“…And the migrant situation has got so out of control over the last few years that they really should build a wall along the southern border.”
It’s a soundbite familiar to many, and with the American presidential election drawing close, one that will almost certainly be heard countless times again.
What might come as a surprise, however, is that this particular quotation comes not from a right-leaning, disgruntled American voter, but a Mexican one. The ‘migrant situation’ mentioned is not the same one troubling cities like Tijuana and El Paso. The proposed ‘wall’ refers to a construction entirely different to that promised in Trump’s election campaign. And the ‘southern border’, instead of the expanse of land America shares with Mexico, denotes the thousand kilometres or so that Mexico shares with Guatemala.
Of the many memories I have of my time living in Santiago de Querétaro, a medium-sized city located about two hours north of the capital, hearing the same sort of discourse now synonymous with the ‘America First’ outlook is a memory I will never forget. I think I originally took these remarks as an ironic joke, worthy of the quintessentially British awkward half-smile.
The trends that underpin the emergence of this opinion in the Mexican mainstream are far from a laughing matter.
Recent figures from the Mexican government put the level of immigration up by over 200% compared to 2018, with some 360,000 undocumented migrants passing into the country in the space of twelve months. And that excludes the 70,000 or so migrants who have been deported back to their country of origin by the authorities. To put that into perspective, that’s a figure 3 times higher than the UK’s, even during the days of the Conservative “hostile environment” policy towards irregular migration.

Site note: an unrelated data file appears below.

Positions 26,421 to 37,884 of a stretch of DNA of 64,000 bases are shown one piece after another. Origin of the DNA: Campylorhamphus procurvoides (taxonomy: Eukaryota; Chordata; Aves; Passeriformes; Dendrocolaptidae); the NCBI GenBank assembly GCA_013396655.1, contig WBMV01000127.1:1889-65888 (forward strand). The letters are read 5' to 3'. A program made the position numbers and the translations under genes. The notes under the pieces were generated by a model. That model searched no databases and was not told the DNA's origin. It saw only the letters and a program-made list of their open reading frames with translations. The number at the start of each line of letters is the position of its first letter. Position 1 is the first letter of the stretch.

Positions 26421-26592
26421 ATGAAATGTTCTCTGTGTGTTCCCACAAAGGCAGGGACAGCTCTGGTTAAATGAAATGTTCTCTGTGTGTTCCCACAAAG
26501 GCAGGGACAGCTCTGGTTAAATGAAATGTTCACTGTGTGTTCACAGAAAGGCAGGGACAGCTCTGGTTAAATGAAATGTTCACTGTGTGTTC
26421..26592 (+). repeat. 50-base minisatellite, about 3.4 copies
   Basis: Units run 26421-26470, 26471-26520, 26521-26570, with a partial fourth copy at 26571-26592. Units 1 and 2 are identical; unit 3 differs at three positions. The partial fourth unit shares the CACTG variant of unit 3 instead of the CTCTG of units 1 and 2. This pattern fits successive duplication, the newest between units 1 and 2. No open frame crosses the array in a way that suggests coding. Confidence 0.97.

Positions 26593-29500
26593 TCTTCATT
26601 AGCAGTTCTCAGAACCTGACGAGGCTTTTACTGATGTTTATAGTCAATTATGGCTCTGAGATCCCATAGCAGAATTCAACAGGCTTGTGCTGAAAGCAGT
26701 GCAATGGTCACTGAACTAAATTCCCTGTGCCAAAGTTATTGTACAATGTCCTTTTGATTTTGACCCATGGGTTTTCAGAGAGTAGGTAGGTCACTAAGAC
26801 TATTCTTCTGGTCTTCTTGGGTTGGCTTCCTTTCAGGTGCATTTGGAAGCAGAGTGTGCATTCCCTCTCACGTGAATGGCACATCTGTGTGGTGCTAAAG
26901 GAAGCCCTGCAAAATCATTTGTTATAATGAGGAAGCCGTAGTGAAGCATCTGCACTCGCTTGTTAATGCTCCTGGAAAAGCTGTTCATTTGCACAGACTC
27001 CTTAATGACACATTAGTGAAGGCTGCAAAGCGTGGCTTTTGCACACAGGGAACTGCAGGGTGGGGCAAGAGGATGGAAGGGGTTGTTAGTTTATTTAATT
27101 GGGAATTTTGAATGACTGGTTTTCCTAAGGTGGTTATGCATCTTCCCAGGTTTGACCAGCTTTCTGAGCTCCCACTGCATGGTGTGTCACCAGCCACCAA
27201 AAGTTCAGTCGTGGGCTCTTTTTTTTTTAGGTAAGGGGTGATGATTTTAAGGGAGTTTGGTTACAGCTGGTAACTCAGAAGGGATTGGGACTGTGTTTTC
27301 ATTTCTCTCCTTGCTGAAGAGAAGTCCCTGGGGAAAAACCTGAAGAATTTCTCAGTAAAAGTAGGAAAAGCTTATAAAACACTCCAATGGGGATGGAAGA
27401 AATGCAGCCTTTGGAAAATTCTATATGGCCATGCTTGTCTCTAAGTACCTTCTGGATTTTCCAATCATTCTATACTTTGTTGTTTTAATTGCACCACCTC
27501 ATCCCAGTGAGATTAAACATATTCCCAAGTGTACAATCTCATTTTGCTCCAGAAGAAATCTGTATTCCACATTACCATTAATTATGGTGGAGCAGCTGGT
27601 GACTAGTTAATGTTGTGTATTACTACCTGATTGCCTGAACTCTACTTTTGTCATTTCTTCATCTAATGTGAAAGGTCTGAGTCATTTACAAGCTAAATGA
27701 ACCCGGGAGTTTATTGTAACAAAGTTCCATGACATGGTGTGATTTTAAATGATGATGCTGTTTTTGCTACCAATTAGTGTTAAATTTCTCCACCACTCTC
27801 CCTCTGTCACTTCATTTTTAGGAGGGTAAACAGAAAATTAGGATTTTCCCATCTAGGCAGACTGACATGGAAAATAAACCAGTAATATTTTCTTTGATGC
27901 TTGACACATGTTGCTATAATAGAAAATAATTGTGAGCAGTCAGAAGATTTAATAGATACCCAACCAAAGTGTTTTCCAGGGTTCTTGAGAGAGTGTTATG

The storm clouds have been forming for some time. Many of the so-called ‘sin papeles’, those entering Mexico without documentation, do so by land. A large fraction come from Central American countries such as Honduras and El Salvador and will often walk hundreds of miles on foot in dangerous conditions as part of caravanas de inmigrantes, crossing multiple borders in search of a better life. Their end destination? If not Mexico, the USA.
A precarious situation was made even more unstable earlier last year, when the US delivered an ultimatum to the Mexican government: contain Central American migratory flows, or face import tariffs on Mexican goods. Since June 2019, thousands of Mexican soldiers have been deployed to the southern border in an attempt to meet this requirement. Months later, and the police still regularly shut the land border with Guatemala as some migrants clash with border force agents attempting to enter the country. And all this without mentioning the worsening humanitarian situation in which those migrants seeking a better life are trapped.
Images of armed Mexican service personnel in close quarters with migrants do not make for good media coverage. On the other hand, a cynic would argue that as an emerging economy, the Mexican administration is doing the best it can with the limited political and financial options at its disposal. The government could point to its job creation programmes for Central American migrants willing to settle in the southern parts of the country instead of continuing on to the US border.